15.02.2018 | Halya Coynash

Profoundly cynical trial begins of Crimean Tatar human rights activist and five other Crimean Muslims

Muslim Aliev (left & back) and Emil-Usein Kuku in court (from a Krym.Realii earlier video)

An illegal trial is underway in the Russian city of Rostov of six Crimean Muslims facing sentences of 15 years or more on unproven charges of involvement in a peaceful organization which is legal in Ukraine.  The first open hearing was attended, among others, by Ukraine’s General Consul in Rostov and by Amnesty International which has declared one of the defendants, human rights activist Emir-Usein Kuku, a prisoner of conscience.  The same status should be awarded all six men who have been imprisoned for two years solely for their faith and, in some cases at least, either because of their civic position or out of revenge for their refusal to collaborate with Russia’s FSB.

The charges pertain solely to alleged and unproven involvement in Hizb ut-Tahrir, a pan-Islamist organization which is not known to have committed an act of terrorism or violence anywhere in the world.   Russia declared it ‘terrorist’ in 2003, without providing any reasonable grounds, and now regularly sentences men to huge terms of imprisonment merely for alleged involvement in the organization, with ‘proof’ often provided by highly suspect ‘secret witnesses’.  The renowned Memorial Human Rights Centre has from the outset declared that all those convicted on such dubious charges are political prisoners, and stresses that in the case of Crimean Muslims, Russia is also in violation of international law since it has no right to apply Russian legislation on occupied territory. 

47-year-old Muslim Aliev has been designated ‘organizer’ of a Hizb ut-Tahrir group and faces a sentence of from 15 to 20 years under Article 205.5 § 1 of Russia’s criminal code (organizing a group declared terrorist), while Refat Alimov; Inver Bekirov; Arsen Dzhepparov; Emir-Usein Kuku and Vadim Siruk are accused of ‘involvement’ (Article 205.5 § 2) with this carrying sentences from 10 to 20 years.  In January 2017, the FSB suddenly added another charge – of ‘planning violent seizure of power’ (Article 278 of Russia’s criminal code) with this adding a further eight years to the sentences.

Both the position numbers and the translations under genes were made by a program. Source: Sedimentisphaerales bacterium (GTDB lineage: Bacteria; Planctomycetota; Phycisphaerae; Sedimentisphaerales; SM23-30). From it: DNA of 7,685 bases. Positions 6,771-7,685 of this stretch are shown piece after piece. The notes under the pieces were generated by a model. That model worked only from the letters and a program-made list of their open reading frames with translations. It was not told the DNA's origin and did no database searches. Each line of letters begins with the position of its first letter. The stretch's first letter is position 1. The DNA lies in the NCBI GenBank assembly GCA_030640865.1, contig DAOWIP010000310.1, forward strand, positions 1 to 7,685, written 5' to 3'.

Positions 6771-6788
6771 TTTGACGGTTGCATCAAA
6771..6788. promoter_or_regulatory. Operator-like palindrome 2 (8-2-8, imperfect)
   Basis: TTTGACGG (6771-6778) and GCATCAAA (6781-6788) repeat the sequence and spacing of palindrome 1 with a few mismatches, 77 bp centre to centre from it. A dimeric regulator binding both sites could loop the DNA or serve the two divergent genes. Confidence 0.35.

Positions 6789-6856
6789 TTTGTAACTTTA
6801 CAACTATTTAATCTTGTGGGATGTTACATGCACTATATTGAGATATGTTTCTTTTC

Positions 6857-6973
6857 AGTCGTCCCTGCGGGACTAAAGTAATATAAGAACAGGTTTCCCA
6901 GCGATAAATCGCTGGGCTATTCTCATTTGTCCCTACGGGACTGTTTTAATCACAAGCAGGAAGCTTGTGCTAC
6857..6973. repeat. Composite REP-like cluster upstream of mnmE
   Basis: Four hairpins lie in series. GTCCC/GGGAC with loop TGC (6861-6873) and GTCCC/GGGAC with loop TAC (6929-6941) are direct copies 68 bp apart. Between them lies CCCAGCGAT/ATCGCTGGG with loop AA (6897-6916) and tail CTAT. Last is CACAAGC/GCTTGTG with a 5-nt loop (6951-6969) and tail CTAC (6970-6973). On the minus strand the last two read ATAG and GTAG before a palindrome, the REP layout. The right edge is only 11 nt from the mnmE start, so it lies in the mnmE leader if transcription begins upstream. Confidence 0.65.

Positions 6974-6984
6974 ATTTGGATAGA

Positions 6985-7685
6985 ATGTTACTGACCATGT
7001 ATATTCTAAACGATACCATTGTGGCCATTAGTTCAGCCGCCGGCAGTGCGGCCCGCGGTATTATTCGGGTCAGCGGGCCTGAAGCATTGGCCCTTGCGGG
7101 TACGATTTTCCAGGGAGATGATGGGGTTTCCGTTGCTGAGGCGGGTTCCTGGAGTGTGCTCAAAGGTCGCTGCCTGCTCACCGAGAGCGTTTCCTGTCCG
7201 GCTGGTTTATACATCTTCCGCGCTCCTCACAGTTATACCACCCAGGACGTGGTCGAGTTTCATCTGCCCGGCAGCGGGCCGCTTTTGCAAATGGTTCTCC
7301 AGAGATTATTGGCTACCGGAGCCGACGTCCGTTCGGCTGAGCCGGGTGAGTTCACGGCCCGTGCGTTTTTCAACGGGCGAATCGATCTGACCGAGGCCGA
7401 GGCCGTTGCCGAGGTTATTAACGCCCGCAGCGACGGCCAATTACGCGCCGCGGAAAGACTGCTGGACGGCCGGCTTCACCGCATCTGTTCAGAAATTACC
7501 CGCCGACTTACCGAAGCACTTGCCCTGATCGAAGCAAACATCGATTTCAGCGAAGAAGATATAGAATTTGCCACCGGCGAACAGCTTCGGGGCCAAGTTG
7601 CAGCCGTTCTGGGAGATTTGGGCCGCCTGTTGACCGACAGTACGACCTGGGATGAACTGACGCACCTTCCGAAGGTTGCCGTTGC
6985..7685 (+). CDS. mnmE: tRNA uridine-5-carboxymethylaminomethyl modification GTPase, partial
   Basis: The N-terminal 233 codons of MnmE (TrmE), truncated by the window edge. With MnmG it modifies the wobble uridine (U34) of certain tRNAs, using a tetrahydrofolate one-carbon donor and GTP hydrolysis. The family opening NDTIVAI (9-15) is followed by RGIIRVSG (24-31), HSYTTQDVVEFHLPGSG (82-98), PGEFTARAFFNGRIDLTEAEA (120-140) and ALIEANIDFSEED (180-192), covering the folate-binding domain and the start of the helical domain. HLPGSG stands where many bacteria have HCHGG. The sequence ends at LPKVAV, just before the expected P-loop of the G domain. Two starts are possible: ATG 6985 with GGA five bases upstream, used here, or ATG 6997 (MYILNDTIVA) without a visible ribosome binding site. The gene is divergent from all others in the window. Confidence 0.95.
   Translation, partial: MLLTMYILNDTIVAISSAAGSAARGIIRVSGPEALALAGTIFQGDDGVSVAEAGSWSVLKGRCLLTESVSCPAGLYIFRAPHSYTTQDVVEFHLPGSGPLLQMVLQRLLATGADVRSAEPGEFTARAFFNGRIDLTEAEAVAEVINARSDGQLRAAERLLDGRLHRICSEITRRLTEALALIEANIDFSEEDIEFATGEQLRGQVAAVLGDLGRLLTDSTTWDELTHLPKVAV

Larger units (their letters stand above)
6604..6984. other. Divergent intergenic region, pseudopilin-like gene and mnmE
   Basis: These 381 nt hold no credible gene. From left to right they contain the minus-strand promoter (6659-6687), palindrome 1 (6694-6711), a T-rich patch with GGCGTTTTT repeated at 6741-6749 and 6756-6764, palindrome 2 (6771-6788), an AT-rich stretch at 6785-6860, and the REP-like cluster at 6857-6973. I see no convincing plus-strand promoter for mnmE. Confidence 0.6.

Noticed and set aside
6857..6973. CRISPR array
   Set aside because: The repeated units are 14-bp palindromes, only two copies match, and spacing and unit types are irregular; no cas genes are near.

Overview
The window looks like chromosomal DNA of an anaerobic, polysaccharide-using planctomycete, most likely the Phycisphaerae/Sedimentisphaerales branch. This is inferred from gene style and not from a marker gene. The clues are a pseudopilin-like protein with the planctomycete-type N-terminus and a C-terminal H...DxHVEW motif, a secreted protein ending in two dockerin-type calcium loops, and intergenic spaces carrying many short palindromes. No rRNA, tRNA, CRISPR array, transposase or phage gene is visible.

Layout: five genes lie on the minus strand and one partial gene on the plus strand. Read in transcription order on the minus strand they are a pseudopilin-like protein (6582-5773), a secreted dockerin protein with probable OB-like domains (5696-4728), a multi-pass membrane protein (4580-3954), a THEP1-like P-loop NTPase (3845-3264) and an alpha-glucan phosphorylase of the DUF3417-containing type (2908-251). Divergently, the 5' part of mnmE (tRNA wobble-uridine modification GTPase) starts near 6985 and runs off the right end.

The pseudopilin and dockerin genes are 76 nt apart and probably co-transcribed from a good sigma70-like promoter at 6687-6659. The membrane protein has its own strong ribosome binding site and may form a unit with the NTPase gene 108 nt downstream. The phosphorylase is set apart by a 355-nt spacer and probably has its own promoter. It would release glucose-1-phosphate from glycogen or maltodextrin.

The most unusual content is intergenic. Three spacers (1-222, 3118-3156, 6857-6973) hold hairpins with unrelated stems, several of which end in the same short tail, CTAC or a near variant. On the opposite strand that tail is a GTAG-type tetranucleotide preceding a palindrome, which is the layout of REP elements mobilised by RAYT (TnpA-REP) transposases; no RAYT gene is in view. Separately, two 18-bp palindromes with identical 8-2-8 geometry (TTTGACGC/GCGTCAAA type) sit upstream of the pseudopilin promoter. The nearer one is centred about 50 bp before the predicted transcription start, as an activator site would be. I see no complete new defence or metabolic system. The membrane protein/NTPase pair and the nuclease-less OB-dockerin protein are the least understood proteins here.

During the hearing on February 14, some of the men stated that they didn’t even understand what it is they’re charged with, while all rejected any wrong-doing.

Muslim Aliev said that did not fully understand what it was they claim he did.  He called the charges an attempt to discredit him in the eyes of the court, his family and the Crimean community, to present him as some sociopath who incites people to unlawful and extremist behaviour.

Inver Bekirov referred to the Russian constitutional guarantee of freedom of expression, and noted that this does not appear to apply to Muslims who are immediately branded ‘terrorists’ or ‘extremists’.

Vadim Siruk at an earlier hearing

Vadim Siruk spoke of repression on ethnic grounds in Crimea.  He is the only ethnic Ukrainian among the six men, with all the others Crimean Tatar, and it has been suspected from the outset that he was arrested both so that he could be pointed at as supposed proof that Russia is not targeting Crimean Tatars, and as a warning to others not to convert to Islam.